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Uptick in travel shines light on hotel dining

By
Kathleen Thomas Gaspar

Happy days are here again!

With COVID-19 no longer designated a public health emergency in this country and most others, both domestic and international transportation carriers have ramped up to full throttle, and consumers, eager to spread their own wings, have returned in large numbers to the air and highways/byways.

That pivot benefits the world’s economy, of course, as well as just about every conceivable industry in that economy — including the Spanish Sweet onion industry of Idaho-E. Oregon’s Treasure Valley.

This 2023 version of normal also gives a boost to the domestic and global foodservice industry, a major market segment for those onions. More business-related and tourism travel translates to increased hotel lodging, and that carries over to increased hotel dining and foodservice sales.

And that can be extrapolated a step further, quoting the National Onion Association on the importance of onions in this equation: “Foodservice professionals often comment how indispensable onions are in their operations. As the third most consumed fresh vegetable in the United States, onions add layers of flavor, color, and texture to an array of cuisines. From the center of the plate to the garnish and from raw to caramelized, they are one of the most versatile vegetables.”

Covering a broad spectrum, hotel dining ranges from accommodation chains such as Hilton, the Four Seasons and Marriott to the ubiquitous Starbucks and on to independent dining operations. The independents can also vary widely, from white tablecloth to family style and even dinner theater.

Now connecting the dots back to the upward trajectory of travel dining, we look first at global data from the United Nations World Tourism Organization, which posted impressive numbers in May 2023 and indicated that overall, international arrivals reached 80 percent of pre-pandemic levels in the first quarter of 2023.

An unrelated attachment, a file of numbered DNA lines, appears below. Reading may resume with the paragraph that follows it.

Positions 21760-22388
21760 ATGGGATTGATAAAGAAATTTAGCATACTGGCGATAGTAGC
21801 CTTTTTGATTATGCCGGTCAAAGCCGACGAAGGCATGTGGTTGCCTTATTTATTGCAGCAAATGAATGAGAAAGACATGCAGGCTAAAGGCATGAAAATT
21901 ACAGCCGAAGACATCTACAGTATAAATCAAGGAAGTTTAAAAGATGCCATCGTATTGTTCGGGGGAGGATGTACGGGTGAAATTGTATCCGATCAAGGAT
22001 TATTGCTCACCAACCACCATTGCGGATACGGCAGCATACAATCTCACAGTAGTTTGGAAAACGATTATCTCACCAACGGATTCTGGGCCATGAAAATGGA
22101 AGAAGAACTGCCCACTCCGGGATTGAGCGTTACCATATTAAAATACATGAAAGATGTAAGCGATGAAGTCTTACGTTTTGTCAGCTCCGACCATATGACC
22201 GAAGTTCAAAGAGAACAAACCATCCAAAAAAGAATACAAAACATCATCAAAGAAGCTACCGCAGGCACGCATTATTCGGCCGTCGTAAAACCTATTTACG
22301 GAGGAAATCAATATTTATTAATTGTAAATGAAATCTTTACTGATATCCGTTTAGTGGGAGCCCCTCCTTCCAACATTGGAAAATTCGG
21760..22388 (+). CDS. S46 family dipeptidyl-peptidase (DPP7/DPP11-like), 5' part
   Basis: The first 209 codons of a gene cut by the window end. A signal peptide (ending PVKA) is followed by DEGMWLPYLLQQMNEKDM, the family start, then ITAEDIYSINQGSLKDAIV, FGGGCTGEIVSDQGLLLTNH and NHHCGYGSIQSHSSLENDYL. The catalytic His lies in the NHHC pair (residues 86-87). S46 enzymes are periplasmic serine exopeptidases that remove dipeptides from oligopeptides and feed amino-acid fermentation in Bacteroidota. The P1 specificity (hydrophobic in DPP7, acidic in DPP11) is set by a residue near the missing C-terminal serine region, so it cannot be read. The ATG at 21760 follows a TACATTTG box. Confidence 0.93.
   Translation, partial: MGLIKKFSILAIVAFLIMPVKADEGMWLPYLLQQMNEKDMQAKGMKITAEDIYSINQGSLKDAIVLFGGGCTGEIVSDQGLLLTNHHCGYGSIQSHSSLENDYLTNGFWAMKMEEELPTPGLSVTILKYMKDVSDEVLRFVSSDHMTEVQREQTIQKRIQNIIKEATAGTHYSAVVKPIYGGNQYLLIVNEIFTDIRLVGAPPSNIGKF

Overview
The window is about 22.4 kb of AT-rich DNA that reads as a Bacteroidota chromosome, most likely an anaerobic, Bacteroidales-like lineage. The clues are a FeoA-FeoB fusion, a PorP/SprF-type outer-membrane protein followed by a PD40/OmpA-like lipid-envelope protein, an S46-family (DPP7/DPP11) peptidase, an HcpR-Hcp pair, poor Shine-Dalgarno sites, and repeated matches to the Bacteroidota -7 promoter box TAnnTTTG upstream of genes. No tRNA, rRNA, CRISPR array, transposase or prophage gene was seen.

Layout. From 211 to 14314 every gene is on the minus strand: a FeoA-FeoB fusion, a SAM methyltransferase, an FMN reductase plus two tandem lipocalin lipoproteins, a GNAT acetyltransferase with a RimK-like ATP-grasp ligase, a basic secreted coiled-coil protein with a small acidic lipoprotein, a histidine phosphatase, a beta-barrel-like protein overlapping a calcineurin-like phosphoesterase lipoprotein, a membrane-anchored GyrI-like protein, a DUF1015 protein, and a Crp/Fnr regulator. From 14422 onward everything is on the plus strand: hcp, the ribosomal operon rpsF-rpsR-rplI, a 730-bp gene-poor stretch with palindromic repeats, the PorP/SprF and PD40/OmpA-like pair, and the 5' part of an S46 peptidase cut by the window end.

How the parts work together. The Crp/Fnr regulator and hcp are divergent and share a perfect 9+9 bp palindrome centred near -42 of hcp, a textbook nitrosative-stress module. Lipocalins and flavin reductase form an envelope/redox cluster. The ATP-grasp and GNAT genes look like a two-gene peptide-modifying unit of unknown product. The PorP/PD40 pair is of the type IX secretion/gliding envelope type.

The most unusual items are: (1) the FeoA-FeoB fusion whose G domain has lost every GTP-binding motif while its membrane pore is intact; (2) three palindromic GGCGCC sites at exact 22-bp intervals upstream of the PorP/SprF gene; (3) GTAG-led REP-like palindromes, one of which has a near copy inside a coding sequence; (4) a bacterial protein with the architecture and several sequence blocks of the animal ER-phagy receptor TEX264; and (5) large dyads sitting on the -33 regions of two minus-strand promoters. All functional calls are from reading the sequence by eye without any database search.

The UN went on to say an “estimated 235 million tourists travelled internationally in the first three months, more than double the same period of 2022; and tourism has continued to show its resilience. Revised data for 2022 shows over 960 million tourists travelling internationally last year, meaning two-thirds (66 percent) of pre-pandemic numbers were recovered.”

Similar good news was posted by Forbes in June, noting that in spite of the past three years’ restrictions and hassles – not to mention current inflation — nearly half of U.S. consumers who took part in a Forbes Advisor Survey had planned to increase their time away from home in 2023.

And US Travel Association weighed in on overall travel spending at www.ustravel.org with its calculations. Noting in June for the previous month and YTD, “Total travel spending improved to 1.4 percent above May 2022 levels and was up 5.5 percent year-to-date through May 2023.”

Inflation be damned! At least to some degree.

As hotels respond to these intrepid travelers’ need for sleep and sustenance, the lodging facilities are also looking for ways to meet food and beverage demands in ‘23. A June 7 story by Adam Crocini, global head, food/beverage brands at Hilton, posted at www.hotelmanagement.net highlighted “culinary tourism” and presented some good tips on how hotel restaurants might take advantage of the travel/culture.